The Right to Be Forgotten: Sixty-One
E sits in disguise on the opposite bench in our jet-black limousine. Victoriana ordered it to pick me up from the apartment building listed on my employment forms. Where it received E, I don’t know.
I feel luxurious. Fine clothes rest upon skin so differently than ordinary clothes, and these are deliciously cool and light. Leather seats and darkened windows bring a certain individualism to the commute I’ve known only as crowded, jostling, and communal. I rather enjoy my iced tea (a weird holdover from my few days with Helen) as I listen to E sermonize the virtues of the bill I wrote.
When the car eases up to my point of exit, I feel oddly emboldened to walk up the stairs to my job. I nod to passersby in satisfied cordiality. I click-clack the halls in heels I barely notice. This might be the greatest working day of my life.
“Office. Now.” Birch says, a growl in his voice. I follow him through the cubicle labyrinth to his crowded but walled office. “You went around me?”
I smile, hoping my newly coordinated smile will thaw the chill. It does not. I shift into beige mode.
“I didn’t. I wouldn’t. You know me.”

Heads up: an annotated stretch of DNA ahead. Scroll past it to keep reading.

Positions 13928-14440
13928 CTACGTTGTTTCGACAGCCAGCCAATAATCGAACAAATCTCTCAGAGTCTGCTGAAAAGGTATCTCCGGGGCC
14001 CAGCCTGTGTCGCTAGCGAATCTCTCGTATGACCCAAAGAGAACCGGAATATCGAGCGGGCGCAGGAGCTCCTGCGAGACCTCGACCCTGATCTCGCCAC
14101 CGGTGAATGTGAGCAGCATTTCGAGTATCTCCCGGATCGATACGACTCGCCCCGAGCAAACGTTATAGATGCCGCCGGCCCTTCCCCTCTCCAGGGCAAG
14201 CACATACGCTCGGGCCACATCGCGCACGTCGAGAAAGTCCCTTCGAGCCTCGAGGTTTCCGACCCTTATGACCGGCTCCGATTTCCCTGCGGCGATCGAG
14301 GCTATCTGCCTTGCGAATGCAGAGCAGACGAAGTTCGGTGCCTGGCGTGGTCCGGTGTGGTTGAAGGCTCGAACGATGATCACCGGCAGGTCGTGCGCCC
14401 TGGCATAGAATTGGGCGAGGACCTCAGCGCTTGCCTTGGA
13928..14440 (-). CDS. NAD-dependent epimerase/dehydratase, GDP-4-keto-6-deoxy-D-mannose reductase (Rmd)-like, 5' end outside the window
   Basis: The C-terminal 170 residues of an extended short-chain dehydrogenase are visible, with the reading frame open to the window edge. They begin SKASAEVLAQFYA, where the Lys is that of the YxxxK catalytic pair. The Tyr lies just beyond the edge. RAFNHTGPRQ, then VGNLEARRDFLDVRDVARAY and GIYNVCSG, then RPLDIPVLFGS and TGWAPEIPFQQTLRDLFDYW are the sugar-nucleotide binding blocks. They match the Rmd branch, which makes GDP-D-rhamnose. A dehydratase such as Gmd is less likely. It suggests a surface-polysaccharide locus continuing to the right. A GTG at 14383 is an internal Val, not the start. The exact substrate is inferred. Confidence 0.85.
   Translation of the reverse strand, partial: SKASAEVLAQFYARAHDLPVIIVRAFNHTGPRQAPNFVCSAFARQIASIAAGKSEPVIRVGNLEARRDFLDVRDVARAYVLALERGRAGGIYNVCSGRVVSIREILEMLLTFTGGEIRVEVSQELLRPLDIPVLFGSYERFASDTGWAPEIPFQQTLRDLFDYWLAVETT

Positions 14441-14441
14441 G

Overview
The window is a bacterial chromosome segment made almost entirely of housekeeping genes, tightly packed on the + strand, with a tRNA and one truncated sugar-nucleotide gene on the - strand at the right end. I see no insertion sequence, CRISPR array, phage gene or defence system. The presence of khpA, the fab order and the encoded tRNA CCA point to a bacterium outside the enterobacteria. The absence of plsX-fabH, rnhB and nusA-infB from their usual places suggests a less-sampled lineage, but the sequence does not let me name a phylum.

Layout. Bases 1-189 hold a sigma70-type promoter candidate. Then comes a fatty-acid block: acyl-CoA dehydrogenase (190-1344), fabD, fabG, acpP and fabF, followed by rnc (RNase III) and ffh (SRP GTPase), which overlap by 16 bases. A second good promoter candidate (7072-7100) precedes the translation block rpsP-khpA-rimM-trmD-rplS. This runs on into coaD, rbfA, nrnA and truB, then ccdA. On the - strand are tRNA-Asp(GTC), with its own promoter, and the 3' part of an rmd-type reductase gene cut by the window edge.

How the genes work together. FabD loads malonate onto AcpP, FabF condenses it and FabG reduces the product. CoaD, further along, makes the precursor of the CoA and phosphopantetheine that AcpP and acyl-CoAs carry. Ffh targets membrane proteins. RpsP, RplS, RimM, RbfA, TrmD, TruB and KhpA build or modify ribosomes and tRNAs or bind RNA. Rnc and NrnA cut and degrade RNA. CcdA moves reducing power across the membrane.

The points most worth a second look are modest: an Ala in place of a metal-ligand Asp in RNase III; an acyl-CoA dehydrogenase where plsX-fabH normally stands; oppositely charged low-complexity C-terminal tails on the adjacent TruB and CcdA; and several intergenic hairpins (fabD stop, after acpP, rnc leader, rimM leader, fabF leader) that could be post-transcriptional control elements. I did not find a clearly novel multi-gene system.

“No, Ms. Bird, apparently I don’t know you at all. After all I’ve done, sticking my neck out for you, and now you take your bill – a bill you shouldn’t even be writing – directly to the Senator? Un-freakin’-believable.”
“I didn’t, really.”
“Really? You didn’t? So when I received this email last night about your amazing credentials and fantastic ideas for some far-fetched, poorly aimed legislation, that was a mistake? You don’t, in fact, want the Senator to push a bill bastardizing American rights by forcing untested European laws into the American legislative agenda?”
“I wouldn’t say far-fetched, exactly. Or bastardizing. I mean, that’s a bit dramatic, don’t you think?” My voice croaks at the end as I look at Birch and realize he wants to demolish me in this moment.
“Well,” he says, pulling downward on his vest front and reining in his tone to a monstrous calm, “the words hardly matter at this point. He wants the bill. We begin with a redraft. Take out all the bulk and build in some space for compromise. Find a new spin that might, I don’t know, help somehow.” He fiddles with papers on his desk. I sit still and quiet for a moment, then:
“So, you’ll help me?”
“No. You will help me,” he says. “My schedule has been cleared to make room for this disaster. We gotta come up with something better. The Senator, no matter how or why he sees a legacy here, cannot go to the floor with a defenseless mess. Go to your cube and get your notes or whatever you’ve been compiling and bring them here.”
I start for the door while the calm remains.
“Nice suit, by the way. If we must spend money, that’s not a terrible use.”
I’ve heard worse compliments. A goofy smile hides under the business veneer lacquered on this morning, and I turn a gorgeous heel on my way out the door.